As you may know, Dementia Awareness week will be coming soon - from the 15th-21st May, people will be doing their bit across the country to raise both funds and awareness for dementia. It is a personal priority for the Prime Minister, who has set targets for England to achieve by 2020, including being:
- the best country in the world for dementia care and support and for people with dementia, their carers and families to live; and
- the best place in the world to undertake research into dementia and other neurodegenerative diseases.
In anticipation of Dementia Awareness week, this article explores the work of 14 Fast Streamers interested in raising the profile of dementia and what they have been doing over the last 7 months to help improve the situation for those living with dementia.
The Fund: Raising Money and Awareness for Dementia
My name is James Lua - I am a Digital and Technology Fast Streamer at BIS Digital Group. With over 850 000 people currently living with dementia in the UK, most of us will know somebody that is affected by dementia - either living with the condition themselves or caring for somebody that does.
It is an issue quite close to my heart, and when I first joined the Fast Stream last year, I heard Una O'Brien, the former Permanent Secretary at the Department of Health, giving an eye-opening speech about the impact of the growing aging population. Currently, there are around 11.4 million people in the UK aged 65 or over. This is expected to rise to 16 million by 2030, and by 2040, 1 in 4 of us are expected to be 65 or over. As many as 1 in 14 of those aged 65 or over will be living with dementia.
As of 2nd October 2015, a team of 13 Fast Streamers and I decided we would do something about it. Being part of the Fast Stream, we are able to take part in 'The Fund', a great opportunity that allows us to dedicate time not only to work on developing our corporate skills as part of a team, but also to fundraise for the charity of our choice. We saw this as the perfect chance to raise funds and awareness for dementia, a cause we all felt strongly about.
We sat down to devise creative ways to both raise funds and awareness on behalf of people affected by dementia. We decided we would donate all our proceeds to Alzheimer's Society and partner charity Alzheimer Scotland, which together fund dementia research as well as activities to help those affected by dementia. Running fortnightly meetings to help structure our activities, we have managed to organise a wide range of charitable events, including group bake sales across numerous departments (we estimate we have sold more than 250 pieces of confectionery!), 80 hours of volunteering, participating in half-marathons and also running a charity raffle. We recently hosted two large and successful quiz events at the Civil Service Club, with celebrity quizmasters such as Markus Berkmann, writer of hit BBC Three comedy show Monkey Dust and columnist for Dumb Britain in the Private Eye magazine, and David 'The Sinnerman' Sinha from epic ITV quiz show The Chase.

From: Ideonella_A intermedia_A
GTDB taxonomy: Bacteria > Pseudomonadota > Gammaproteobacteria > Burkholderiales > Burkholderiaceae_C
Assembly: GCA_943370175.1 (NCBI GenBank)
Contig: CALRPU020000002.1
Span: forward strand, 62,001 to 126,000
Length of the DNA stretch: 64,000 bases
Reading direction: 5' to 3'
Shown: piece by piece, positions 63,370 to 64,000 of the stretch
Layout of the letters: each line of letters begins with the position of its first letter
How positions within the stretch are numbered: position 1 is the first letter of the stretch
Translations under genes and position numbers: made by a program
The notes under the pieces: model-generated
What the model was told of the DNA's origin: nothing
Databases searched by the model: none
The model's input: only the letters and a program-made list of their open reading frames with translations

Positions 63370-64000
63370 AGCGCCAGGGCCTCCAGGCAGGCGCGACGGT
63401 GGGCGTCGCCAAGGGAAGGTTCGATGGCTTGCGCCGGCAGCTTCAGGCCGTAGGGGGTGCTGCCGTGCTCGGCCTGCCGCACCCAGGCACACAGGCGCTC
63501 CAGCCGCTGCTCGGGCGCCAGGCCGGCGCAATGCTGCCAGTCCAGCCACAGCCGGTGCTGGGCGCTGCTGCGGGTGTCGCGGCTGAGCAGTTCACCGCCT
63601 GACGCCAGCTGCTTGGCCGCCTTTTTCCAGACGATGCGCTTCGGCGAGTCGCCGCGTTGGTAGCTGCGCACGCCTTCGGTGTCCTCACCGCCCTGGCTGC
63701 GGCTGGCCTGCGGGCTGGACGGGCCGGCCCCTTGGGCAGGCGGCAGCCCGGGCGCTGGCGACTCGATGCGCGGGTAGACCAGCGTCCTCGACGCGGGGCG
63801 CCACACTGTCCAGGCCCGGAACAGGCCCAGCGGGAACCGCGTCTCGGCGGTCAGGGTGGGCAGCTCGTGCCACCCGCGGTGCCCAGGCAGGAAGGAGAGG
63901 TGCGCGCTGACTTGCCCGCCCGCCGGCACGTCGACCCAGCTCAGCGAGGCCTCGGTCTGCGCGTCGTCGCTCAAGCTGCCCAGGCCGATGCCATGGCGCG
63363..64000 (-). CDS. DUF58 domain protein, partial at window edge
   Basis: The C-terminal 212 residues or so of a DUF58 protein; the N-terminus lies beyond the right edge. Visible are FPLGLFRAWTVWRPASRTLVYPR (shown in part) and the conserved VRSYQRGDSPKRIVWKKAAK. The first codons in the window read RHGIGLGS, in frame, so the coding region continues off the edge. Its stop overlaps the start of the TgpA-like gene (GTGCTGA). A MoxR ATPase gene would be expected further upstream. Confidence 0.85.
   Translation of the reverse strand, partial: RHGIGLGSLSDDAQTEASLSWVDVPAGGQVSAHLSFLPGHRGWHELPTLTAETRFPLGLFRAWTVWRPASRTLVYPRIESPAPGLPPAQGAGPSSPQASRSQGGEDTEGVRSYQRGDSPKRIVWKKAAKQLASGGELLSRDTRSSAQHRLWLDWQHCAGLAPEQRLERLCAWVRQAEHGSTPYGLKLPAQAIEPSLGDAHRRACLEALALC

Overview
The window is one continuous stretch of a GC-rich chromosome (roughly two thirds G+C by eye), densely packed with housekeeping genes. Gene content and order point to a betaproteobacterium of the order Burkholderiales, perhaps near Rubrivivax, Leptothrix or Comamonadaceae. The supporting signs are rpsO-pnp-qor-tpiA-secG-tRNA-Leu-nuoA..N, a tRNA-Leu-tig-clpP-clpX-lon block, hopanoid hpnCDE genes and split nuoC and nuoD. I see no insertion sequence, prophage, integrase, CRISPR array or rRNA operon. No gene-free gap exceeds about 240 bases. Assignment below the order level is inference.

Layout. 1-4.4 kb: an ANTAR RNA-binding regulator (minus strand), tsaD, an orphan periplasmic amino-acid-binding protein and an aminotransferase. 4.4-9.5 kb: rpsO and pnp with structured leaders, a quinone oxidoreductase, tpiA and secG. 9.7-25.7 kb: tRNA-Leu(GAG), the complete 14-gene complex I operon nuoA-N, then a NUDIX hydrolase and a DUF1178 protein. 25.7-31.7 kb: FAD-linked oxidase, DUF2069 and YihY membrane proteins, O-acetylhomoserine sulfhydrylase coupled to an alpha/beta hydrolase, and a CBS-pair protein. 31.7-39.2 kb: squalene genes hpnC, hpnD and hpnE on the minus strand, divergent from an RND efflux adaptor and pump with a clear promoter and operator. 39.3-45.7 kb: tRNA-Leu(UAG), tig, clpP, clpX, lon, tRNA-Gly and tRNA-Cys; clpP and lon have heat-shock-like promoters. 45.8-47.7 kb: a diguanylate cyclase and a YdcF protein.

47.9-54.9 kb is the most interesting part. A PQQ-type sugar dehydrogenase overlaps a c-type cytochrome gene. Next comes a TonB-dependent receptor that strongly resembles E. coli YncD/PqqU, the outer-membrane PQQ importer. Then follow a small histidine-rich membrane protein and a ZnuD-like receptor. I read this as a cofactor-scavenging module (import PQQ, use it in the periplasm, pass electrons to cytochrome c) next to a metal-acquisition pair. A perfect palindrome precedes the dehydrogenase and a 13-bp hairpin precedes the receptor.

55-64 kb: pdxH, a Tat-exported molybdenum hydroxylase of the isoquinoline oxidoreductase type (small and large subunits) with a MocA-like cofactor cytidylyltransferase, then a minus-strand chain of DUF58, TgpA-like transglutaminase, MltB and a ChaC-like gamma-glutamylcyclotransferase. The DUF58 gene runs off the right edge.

One of our largest projects involved the creation and publication of the ‘Whitehall Canteen’ charity cooking book, which includes 16 recipes from a wide host of Permanent Secretaries across the Civil Service as well as Secretaries and Shadow Secretaries of State - it even features a recipe from Sir Jeremy Heywood himself. It was really inspiring to see how forthcoming they all were - we never envisaged we'd have so many high profile stakeholder willing to take part, never mind send us a copy of their most treasured childhood favourite! We have sold many such publications in numerous departments across the civil service, with many a satisfied (and bemused) customer, all eager to know what their Perm Sec cooked when they got back from a late night in the office. To date, with this fantastic range of events, we have been able to raise £6411.70!
Raising enough funds to support dementia research and to support people living with dementia is a huge challenge. However, it is definitely not the only one. In order to enable people to truly live well with dementia, it is extremely important that as many people as possible in our society are aware both of what dementia is as well as what it means for the person and the people around them. There are also lots of small simple actions that people can commit to carrying out that will drastically improve the lives of those affected by dementia. One example is referring to people as 'living with' rather than 'suffering from' dementia, the implication of the latter being that it is not possible to live well with dementia. One of our major programmes looks at addressing such misconceptions through running short informational sessions, as well as providing insight into what it is like for someone affected by dementia - we will be sharing interviews we carried out with carers and leading researchers of dementia later this month during Dementia Awareness Week.
I really hope you will be willing to join us on this journey to lead the way and make the world a better place for all the friends and relatives we know affected by dementia - one easy yet effective way that you can get involved is by becoming a Dementia Friend. It simply requires attending a short, informational session that will give you the knowledge to help yourself and others better understand dementia. Dementia Friends is a social movement that aims to increase understanding of dementia and inspire people to take action to support people affected by dementia in their community. To find out more about dementia and what you can do to help improve the lives of people affected by dementia in the UK, please visit www.dementiafriends.org.uk.